The lights onstage were uncomfortably bright. Simon Dell wiped his forehead surreptitiously and tried to look like he was glad to be there. It was a custom of his—he had forgotten why he’d established it—to visit all the public schools in the area the first month or so of school. He’d been at the high school yesterday and would go to two of the elementary schools next week. Today was Middleton Middle School.
Nick Carmichael, dressed stylishly in a gray designer suit and black leather shoes, was standing regally in front of the podium erected at the front of the room. Dell straightened up in his chair.
Stupid school chairs. He hated them. Hard plastic, and cold. They made a man feel ridiculous, having his knees up against his chest, because the chair was too small.
“Attention, please,” repeated Carmichael, in the quiet, authoritative voice of a school principal, and the fidgety children quieted down a bit. “We have a distinguished visitor here with us today. So please give a warm Middleton Middle School welcome to Mayor Simon Dell.”
The gymnasium, which doubled as an auditorium, burst into loud, false applause, and Mayor Dell approached the podium. He coughed, drank some from the water glass provided him, and prepared to give his tried-and-true “Back To School” speech. The school, meanwhile, sat back without enthusiasm and prepared to listen to it.
“Good morning and welcome to a new school year. I’m sure this will be the best year yet at Middleton Middle. Here we have able principals, counselors, teachers, and especially, students.” Another quick sip of water. “Principal Carmichael has told me of the many new improvements this year, made possible in part by the efforts of our city government and school board. You have a new gymnasium, with a weight room, and every other Friday will be designated ‘student choice’ day here in the cafeteria.”
The students murmured their approval.
He continued, “But I’m not here to talk to you about what the town of Middleton has done for you. Today, I’m here to talk to you about what you can do for Middleton.” Damn his dry throat. One more sip of water. “The state is having an essay contest, the theme of which is ‘What Makes America The Greatest Nation On Earth.’ All statewide students, grouped according to grade level, are being asked to participate.”
The dark-haired boy in the next to last row, the one sitting next to the strawberry blonde, perked up and listened. This sounded familiar. He remembered it from the poster in Principal Carmichael’s office.
“The prize, should you win the statewide competition,” said the mayor dramatically, “is to move up to the national level, where your essay will be judged by a group of college professors. Plus, you, your parents or legal guardians, and two other guests will get to go on an all-expenses-paid trip to Washington, D.C., our nation’s capital, for an entire week.”
The students again murmured their interest. However, the reaction was not as strong as it had been for “student choice” day.
Dell knew he would have to wrap this up soon or lose their attention. “Anyway, I’d just like to ask you to keep working hard, take your grades seriously, and remember to be proud because you attend the best little school in the best town city in America.” And with that, he took another swallow of water and stepped off the stage.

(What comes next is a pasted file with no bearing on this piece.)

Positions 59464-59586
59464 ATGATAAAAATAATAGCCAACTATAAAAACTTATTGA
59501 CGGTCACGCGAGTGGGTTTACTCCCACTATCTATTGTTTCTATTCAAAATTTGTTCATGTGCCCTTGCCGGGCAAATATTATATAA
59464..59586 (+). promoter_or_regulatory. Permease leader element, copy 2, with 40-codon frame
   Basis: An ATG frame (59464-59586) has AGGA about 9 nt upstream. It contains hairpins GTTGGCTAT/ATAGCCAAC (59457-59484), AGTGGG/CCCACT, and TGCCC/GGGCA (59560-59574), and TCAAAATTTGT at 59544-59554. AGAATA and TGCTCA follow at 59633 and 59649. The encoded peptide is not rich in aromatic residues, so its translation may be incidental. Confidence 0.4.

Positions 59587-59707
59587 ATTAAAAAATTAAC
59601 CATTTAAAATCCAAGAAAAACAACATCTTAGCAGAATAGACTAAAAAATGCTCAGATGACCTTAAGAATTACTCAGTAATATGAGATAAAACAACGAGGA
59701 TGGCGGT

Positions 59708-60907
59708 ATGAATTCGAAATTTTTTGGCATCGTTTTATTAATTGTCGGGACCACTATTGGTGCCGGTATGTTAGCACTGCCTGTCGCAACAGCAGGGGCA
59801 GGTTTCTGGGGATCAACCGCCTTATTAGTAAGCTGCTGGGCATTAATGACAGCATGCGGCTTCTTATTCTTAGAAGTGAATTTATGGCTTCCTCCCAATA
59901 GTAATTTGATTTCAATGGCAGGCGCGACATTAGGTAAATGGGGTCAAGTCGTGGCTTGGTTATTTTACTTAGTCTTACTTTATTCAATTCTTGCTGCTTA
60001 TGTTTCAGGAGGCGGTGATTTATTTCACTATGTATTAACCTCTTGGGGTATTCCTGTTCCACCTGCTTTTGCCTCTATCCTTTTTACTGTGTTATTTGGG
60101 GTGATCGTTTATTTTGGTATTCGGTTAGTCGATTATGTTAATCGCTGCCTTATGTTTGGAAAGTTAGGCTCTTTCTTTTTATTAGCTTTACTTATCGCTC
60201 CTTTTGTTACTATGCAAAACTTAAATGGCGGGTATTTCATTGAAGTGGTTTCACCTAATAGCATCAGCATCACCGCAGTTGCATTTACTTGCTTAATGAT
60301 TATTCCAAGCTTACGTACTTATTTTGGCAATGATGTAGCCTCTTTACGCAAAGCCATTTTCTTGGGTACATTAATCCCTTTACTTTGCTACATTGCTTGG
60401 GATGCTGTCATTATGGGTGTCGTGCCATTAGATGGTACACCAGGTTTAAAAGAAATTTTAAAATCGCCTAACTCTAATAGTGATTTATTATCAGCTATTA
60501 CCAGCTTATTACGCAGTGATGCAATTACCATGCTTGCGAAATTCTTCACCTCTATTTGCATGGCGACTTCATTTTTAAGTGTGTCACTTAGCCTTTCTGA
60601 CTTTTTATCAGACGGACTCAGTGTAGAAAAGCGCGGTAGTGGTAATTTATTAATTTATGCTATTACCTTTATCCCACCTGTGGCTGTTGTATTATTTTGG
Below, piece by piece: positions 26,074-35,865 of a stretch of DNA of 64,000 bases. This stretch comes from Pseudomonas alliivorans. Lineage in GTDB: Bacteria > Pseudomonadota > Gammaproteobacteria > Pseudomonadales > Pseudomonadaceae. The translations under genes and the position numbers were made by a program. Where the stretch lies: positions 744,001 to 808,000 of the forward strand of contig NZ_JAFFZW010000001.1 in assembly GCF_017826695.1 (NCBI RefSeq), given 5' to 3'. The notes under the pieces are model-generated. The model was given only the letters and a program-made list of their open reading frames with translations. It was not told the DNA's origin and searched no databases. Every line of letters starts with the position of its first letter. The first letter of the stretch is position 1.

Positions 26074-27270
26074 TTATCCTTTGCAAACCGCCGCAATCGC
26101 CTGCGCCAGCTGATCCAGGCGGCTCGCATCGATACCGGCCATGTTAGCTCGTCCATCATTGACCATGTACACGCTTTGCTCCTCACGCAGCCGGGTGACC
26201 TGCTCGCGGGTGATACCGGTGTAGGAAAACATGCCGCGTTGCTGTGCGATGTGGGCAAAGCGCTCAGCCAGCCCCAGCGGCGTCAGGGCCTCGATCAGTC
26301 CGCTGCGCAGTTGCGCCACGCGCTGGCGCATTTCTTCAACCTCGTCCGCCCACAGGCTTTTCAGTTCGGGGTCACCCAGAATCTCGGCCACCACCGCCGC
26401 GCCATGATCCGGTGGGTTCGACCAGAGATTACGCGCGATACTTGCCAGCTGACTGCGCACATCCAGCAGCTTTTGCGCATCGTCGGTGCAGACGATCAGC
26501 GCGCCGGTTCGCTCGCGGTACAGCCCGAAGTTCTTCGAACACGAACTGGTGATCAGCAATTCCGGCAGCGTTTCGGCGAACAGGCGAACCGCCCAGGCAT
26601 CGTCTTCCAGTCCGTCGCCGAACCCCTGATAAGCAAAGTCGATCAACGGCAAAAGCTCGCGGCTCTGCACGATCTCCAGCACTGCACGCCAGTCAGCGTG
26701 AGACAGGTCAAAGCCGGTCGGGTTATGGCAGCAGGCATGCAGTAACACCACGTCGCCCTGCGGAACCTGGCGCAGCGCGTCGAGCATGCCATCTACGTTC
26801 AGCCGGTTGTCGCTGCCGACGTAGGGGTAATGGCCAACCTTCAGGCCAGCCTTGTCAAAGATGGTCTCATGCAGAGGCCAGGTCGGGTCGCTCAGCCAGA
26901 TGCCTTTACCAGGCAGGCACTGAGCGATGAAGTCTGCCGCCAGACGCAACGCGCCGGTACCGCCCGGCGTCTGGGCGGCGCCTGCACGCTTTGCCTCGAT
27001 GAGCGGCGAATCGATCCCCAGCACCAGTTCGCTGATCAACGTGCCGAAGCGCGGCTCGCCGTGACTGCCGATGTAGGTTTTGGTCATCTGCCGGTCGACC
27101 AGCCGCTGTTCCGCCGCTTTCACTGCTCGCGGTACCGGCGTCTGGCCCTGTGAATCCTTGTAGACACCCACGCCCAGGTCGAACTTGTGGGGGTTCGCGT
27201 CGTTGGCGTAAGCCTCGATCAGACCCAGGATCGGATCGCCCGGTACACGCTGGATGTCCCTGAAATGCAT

Carmichael was waiting for him outside the gymnasium. He began walking with the mayor down the hall, while the students pushed past them like small currents against rocks in a stream.
“Nice speech, Simon.”
“Really think the little buggers have got a chance of winning that contest?”
“Of course I do.” Dell raised his chin slightly, a clear sign of his being insulted. “Nick, we’ve got the brightest kids in the whole damned country. Of course we’ll win.”
Principal Carmichael looked at him in amusement. “Really?” he said flatly. “Then how come when they get to high school, their SAT scores always fall in the low to average range?” Then, before the other man could answer, he disappeared around the corner and was accosted by two teachers, who began waving papers in his face.
Mayor Dell sighed.
He supposed he should go visit the individual classrooms. Interact with the students, that kind of thing. Get their feedback on the whole essay contest. Just you wait, Nick, he thought, one of the kids would win. Then he’d show Carmichael what happens when—
Dell jumped, angrily whirled around, and found himself looking into the deep green eyes of a tanned, youngish man with a full head of white hair. “Yes, Mister ... ?”
“Klein.” The man put out his right hand. “Gerald Klein, seventh grade English teacher.”
Dell shook his hand heartily. “It’s a pleasure. Simon Dell, mayor.”
“I was wondering if you’d come to my class. Talk a little about the essay competition.”
The mayor beamed. “Of course, of course. Lead the way.”
With a strange, energetic, somewhat galloping gait, Mr. Klein led the way upstairs to his room of about twenty bored, chatting thirteen-year-olds. They were mildly curious upon seeing their teacher enter the room with the mayor and quieted down.
“Your teacher,” began Dell in his trademarked baritone, “asked me to come here to talk a little more about the essay contest.”
The children looked at him expectantly.
“So. Are there any questions about the contest?”
Like a wasteland. The twenty pairs of eyes roved around the room, bored, and some of the students stifled yawns. Then, slowly, one timid little creature raised his hand the slightest bit.
“I was wondering, ah, what the rules are,” said the boy.